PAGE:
214 Year-Old Pants ban for Women in Paris Abolished.
Paris may be one of the most fashion-forward cities on the planet, but its archaic ban on women wearing pants was still in place until just a few days ago.
Since 1799, mademoiselles have technically been required to ask police for special permission to “dress as men” while strolling down Champs-Élysées, visiting the Louvre or enjoying any of the French capital’s other sights — though the rule was amended two times so that females could wear trouser-like “pantaloons” if they were “holding a bicycle handlebar or the reins of a horse.”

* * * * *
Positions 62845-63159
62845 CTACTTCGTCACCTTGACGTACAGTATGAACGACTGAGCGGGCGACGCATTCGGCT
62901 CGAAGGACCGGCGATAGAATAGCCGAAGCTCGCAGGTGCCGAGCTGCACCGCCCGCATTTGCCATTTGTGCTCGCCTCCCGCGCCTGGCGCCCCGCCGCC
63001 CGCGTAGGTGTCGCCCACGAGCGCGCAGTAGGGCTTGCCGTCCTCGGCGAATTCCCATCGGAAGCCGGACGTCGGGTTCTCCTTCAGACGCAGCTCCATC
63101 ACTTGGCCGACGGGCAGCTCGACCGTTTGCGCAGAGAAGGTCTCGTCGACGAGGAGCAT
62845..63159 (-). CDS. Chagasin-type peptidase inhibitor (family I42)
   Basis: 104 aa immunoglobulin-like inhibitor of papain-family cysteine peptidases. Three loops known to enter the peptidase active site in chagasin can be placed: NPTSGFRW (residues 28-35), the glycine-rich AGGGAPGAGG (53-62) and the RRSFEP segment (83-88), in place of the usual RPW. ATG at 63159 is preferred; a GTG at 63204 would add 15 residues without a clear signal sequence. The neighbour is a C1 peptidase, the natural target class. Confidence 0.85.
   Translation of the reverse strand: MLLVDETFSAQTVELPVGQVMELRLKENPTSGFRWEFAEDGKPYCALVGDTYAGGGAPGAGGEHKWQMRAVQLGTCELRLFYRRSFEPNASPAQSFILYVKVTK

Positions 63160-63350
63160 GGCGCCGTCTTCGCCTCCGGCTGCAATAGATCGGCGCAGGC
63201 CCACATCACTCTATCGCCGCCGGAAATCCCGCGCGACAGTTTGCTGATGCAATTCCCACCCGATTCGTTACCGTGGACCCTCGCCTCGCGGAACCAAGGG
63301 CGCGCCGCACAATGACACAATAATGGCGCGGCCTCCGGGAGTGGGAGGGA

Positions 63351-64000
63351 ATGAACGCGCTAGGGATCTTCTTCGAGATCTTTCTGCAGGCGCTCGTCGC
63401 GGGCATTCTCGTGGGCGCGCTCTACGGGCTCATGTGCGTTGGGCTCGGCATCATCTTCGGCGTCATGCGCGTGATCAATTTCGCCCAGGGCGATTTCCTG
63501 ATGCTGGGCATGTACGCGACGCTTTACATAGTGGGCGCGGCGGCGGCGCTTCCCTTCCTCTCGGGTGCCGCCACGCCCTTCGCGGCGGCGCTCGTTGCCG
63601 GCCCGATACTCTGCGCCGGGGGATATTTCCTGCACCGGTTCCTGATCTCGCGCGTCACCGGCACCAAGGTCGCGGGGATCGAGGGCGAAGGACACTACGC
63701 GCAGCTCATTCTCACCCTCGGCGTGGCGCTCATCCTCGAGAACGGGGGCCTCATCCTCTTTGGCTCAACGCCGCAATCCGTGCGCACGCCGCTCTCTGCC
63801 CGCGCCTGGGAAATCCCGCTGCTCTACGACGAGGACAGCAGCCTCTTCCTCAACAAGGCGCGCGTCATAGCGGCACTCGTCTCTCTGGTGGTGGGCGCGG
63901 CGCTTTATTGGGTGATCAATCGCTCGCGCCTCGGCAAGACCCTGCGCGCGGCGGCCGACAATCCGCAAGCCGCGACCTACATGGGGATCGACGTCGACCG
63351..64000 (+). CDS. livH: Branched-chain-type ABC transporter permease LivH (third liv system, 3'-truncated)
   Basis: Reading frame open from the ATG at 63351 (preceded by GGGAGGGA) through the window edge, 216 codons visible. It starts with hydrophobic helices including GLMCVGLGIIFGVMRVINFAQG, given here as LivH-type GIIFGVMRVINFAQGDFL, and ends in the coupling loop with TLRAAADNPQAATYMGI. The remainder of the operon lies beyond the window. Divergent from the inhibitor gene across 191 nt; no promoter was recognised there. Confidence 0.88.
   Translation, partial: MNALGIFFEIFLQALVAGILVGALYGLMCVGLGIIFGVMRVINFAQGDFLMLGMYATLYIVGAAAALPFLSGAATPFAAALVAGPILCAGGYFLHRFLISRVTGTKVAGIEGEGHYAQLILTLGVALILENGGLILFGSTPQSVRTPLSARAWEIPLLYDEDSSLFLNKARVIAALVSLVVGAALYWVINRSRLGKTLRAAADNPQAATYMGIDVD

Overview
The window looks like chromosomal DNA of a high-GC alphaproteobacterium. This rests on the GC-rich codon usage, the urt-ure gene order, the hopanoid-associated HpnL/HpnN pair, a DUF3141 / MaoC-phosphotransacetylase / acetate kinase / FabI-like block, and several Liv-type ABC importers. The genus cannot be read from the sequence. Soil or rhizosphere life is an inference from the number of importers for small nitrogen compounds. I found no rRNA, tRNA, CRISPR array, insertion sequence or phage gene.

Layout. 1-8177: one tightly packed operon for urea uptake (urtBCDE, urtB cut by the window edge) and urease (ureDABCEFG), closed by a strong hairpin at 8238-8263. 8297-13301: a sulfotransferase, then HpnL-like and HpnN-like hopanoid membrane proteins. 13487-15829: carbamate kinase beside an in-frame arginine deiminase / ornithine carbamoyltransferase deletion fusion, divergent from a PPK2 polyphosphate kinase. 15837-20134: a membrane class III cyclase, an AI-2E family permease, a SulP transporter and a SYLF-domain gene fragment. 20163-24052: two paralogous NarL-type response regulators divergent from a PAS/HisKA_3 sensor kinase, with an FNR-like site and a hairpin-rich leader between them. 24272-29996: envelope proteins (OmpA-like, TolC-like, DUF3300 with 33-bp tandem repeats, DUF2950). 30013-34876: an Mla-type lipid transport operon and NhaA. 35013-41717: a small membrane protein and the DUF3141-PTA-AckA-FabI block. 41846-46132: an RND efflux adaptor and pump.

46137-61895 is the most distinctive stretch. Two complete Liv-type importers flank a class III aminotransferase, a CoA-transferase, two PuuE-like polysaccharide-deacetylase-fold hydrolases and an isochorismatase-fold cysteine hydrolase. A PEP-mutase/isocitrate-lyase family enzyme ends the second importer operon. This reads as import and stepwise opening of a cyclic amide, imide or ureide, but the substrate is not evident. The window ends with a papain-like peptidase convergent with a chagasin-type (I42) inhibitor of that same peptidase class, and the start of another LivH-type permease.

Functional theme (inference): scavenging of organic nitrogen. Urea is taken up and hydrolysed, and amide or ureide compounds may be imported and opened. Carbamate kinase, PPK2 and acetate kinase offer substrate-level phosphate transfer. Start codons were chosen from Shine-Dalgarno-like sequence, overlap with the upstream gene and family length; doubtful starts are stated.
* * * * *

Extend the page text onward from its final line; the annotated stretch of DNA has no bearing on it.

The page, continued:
Officials passed the decree during the French Revolution at a time when wearing long trousers (as opposed to knee-length “culottes”) was seen as a symbol of defiance. The ban was meant to prevent women from challenging men’s role in society and to limit access to certain jobs.
Men and women have been equal under the French Constitution since 1946, and the pants ban hasn’t been enforced for decades, but it has long been a thorn in the side for women’s rights activists.